My Canada includes rights of Indigenous Peoples.
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Tuesday, November 25, 2008

Missing children-Group hopes to fill in the blanks about missing native children

Norma Greenaway, Canwest News Service Published: Tuesday, November 25, 2008

Many survivors of Canada's Indian residential schools say they ache to tell their stories to a federal commission charged with exploring the system's legacy, but what about the aboriginal boys and girls who did not survive? Who will tell their stories?

Historian John Milloy says that if all goes according to plan, the living will share - orally or in writing - what they know about the deaths and burials of their former classmates, many of whom ended up in unmarked graves dug by their fellow students on the grounds of the schools they attended.

Those stories will be added to information gleaned from records contained at dozens of church and government archival sites across Canada, Milloy said Tuesday in an interview.

Jeanette Baker, 50, holds a picture of her ancestors who suffered in residential schools. Questions remain as to how their stories will be told.

Jeanette Baker, 50, holds a picture of her ancestors who suffered in residential schools. Questions remain as to how their stories will be told.

Mark van Manen/ Vancouver Sun
Milloy, author of A National Crime, the Canadian Government and the Residential School System 1879 to 1986, was an adviser to the working group of church, aboriginal and federal government representatives that has laid out for the Truth and Reconciliation Commission a plan for filling in huge gaps in information about how many children died, what they died of and where they are buried.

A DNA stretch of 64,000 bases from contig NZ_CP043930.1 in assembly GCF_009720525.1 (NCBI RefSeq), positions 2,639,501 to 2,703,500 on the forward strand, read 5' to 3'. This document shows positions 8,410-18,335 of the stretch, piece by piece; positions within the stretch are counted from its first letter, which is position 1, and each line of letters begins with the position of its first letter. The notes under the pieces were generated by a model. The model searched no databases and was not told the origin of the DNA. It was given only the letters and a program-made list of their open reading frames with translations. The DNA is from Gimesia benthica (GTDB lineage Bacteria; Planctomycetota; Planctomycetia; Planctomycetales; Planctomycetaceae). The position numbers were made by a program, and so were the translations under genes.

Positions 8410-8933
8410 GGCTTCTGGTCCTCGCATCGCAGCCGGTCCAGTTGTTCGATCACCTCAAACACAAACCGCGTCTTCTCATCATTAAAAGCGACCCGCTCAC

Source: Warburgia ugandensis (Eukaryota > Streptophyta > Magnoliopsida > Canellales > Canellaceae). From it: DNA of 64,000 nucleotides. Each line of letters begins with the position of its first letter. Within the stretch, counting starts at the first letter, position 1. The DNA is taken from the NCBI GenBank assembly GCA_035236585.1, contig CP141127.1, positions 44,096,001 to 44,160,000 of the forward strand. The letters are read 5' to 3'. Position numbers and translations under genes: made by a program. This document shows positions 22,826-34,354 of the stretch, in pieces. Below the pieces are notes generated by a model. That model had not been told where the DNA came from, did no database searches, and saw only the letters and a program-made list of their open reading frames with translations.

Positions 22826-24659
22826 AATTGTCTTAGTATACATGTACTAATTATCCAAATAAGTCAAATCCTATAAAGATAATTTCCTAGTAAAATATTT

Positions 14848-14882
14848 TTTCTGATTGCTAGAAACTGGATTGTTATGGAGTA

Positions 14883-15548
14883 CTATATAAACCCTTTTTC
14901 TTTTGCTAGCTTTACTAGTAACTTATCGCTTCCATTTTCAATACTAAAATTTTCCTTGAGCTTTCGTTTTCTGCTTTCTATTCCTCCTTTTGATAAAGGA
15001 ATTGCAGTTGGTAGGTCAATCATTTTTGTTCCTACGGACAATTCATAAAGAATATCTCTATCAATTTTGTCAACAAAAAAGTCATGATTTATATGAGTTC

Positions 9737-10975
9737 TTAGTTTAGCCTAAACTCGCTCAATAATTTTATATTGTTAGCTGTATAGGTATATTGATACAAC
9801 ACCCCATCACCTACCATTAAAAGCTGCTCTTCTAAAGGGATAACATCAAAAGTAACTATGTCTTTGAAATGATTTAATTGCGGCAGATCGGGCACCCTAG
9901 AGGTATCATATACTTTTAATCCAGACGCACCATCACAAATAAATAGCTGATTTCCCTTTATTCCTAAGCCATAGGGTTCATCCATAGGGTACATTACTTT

The working group's proposed research project has been approved and the commission is committed to implementing it, Kimberly Phillips, spokeswoman for the commission, said Tuesday in an e-mail.

However, with no budget, and a commission hobbled by the surprise resignation last month of its chairman, Justice Harry LaForme, the project is not off the ground.

Milloy said he's hopeful the work will proceed and that it will be done by independent historians and archivists so there is no perception - real or imagined - of tainted findings.

Milloy said he's convinced survivors are keen to help fill in the blanks of what happened to fellow students and to help answer questions that haunt the surviving parents and siblings of the missing or dead.

"I get it every time we sit around for coffee and there are survivors in the room. Out come the stories about the kid that ran away and nobody has ever seen him again, about the child who was taken to the infirmary and died and so on. They know names, they know places and they know dates," he said.

Milloy said the commission risks being dismissed by aboriginals and others unless it documents the missing and dead as well as possible, and puts an end to "ridiculous" allegations that thousands of aboriginal children were used in medical experimentation, purposely infected with tuberculosis or even murdered in a bid to "end the Indian problem."